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By Jeremy Schiffres, Daily and Sunday Freeman, Kingston, N.Y.

Saturday, December 13, 2008

Storm stories

Some thoughts and observations about the ice storm that wreaked havoc in the Mid-Hudson Valley late Thursday and early Friday:

* I’m accustomed to power outages at my house in Kingston being fairly short-lived affairs – usually no more than a couple of hours – so I became increasingly frustrated as the Schiffres Family Blackout that began at 8:30 p.m. Thursday lingered past midnight, then through the wee hours of Friday, then past sunrise and midday before finally being resolved around 2:30 p.m. Friday. The 18 hours we spent without electricity – and heat – was quite a long stretch by our standards (possibly the longest ever), but then I started hearing that some of the 60,000 local customers who lost power in the storm would remain in the dark – and the cold – throughout the weekend, and perhaps into Monday or beyond. Suddenly my 18 hours of personal misery didn’t seem so miserable.

* Central Hudson Gas & Electric spokesman John Maserjian, in speaking with reporters on Friday, made the point that virtually no area of the region was untouched by power problems. A quick scan around the Freeman newsroom proved his point: Eight people among the dozen or so who were working with me on Friday lost electricity at their homes at some point on Thursday, and two of them were told by the utility that their lights may not come back on until Sunday.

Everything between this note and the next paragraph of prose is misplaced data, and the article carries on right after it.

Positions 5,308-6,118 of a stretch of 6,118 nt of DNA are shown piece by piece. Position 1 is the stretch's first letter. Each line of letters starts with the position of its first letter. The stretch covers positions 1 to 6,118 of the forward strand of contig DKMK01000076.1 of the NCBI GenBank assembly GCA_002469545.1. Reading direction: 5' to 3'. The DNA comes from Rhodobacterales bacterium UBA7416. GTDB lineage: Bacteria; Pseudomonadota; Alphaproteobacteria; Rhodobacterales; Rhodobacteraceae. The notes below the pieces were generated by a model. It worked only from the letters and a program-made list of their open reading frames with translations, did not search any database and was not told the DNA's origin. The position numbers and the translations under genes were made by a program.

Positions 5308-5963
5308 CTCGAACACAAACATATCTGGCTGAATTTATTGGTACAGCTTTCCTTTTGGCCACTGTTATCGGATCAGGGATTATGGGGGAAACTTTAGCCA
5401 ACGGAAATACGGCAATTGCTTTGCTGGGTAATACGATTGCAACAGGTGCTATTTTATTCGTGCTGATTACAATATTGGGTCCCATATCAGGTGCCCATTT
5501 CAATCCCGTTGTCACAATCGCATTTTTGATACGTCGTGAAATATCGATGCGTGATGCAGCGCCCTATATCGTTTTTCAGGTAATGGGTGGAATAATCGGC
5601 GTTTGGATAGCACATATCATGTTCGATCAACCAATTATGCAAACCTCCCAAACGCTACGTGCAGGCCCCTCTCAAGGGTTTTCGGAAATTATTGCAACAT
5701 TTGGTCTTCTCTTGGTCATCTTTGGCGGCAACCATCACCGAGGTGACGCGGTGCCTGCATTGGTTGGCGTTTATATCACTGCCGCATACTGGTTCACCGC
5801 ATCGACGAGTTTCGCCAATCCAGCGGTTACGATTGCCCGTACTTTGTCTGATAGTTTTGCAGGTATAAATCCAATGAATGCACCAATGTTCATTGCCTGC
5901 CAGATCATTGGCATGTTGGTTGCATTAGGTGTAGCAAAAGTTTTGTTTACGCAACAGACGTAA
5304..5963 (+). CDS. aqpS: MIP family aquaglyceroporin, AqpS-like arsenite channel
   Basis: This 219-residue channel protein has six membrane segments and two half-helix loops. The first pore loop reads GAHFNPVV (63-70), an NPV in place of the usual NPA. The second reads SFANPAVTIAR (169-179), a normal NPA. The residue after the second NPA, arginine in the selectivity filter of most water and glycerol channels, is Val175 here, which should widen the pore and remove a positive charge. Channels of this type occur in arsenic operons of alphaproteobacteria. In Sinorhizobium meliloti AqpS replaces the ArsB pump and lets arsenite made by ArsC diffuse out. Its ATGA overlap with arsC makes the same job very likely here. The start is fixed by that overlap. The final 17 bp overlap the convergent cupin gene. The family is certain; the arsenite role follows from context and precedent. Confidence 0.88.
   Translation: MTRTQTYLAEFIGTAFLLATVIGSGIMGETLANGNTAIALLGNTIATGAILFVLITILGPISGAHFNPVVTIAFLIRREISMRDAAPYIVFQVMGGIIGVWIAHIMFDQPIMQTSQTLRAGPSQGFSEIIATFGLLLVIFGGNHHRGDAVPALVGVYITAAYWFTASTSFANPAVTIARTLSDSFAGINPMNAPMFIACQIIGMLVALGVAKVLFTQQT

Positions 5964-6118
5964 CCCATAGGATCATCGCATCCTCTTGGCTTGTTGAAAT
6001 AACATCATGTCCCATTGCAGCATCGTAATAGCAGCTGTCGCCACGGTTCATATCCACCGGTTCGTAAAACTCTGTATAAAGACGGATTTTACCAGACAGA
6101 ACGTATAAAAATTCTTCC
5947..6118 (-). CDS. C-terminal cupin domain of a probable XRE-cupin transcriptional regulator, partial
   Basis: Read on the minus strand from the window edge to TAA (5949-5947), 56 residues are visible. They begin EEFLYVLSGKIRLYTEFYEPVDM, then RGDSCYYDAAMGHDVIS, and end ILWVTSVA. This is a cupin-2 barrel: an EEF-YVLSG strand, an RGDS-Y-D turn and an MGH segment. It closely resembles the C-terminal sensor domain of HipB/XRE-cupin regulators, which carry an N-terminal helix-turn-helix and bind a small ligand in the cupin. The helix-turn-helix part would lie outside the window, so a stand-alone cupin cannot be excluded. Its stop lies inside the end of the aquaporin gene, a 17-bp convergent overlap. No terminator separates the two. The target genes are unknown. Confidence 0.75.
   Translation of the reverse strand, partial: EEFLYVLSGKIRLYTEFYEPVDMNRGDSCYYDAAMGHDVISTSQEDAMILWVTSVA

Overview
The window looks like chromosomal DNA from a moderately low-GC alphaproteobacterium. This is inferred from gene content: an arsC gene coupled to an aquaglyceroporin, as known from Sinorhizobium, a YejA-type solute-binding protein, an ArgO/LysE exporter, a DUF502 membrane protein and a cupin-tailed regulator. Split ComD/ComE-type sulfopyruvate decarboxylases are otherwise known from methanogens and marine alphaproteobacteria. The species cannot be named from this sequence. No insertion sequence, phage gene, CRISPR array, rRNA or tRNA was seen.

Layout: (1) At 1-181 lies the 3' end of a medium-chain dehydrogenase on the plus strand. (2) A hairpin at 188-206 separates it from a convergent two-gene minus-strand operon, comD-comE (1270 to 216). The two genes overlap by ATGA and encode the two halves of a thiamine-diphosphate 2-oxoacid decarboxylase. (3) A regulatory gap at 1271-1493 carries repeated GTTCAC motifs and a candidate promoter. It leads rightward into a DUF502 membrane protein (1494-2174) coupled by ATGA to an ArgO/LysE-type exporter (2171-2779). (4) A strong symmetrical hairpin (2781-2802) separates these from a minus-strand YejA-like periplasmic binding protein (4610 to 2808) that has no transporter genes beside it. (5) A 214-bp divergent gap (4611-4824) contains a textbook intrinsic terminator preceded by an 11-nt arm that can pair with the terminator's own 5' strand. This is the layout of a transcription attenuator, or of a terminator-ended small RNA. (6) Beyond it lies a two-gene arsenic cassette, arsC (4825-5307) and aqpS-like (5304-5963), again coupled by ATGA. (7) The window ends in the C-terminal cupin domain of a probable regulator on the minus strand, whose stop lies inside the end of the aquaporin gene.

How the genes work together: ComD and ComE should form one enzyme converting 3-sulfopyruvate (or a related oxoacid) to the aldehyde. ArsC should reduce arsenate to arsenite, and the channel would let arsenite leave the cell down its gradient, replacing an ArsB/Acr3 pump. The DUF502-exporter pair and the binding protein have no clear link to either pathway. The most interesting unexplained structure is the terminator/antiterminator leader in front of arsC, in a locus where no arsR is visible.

* Along the same lines, I ran into a contractor friend of mine about 9:30 a.m. Friday in a diner in the town of Ulster – where Rhona, Marc and I had gone for breakfast because we couldn’t cook at home and didn’t want to open the refrigerator – and it struck me as odd that he was there at a time when he usually is working. The reason? The three houses where he currently is doing renovation work all lacked electricity.

* A suggestion to the person who chooses the music that plays while callers are on hold at Central Hudson's customer service number: “Let It Snow” is not what we want to hear while waiting to report a power outage caused by weather outside that’s frightful.

* Lastly, kudos to the Kingston school district for making two good calls in two days. Notorious for canceling school on days when the weather isn’t all that bad, the district stayed open on Thursday when the weather was a nuisance but not yet treacherous, and opted to close on Friday, a fairly nice day, cognizant of the fact that walkers and bus drivers could encounter downed trees and power lines around any corner. It was a day that called for a “better safe than sorry” approach, and Superintendent Jerry Gretzinger and his staff got it right.



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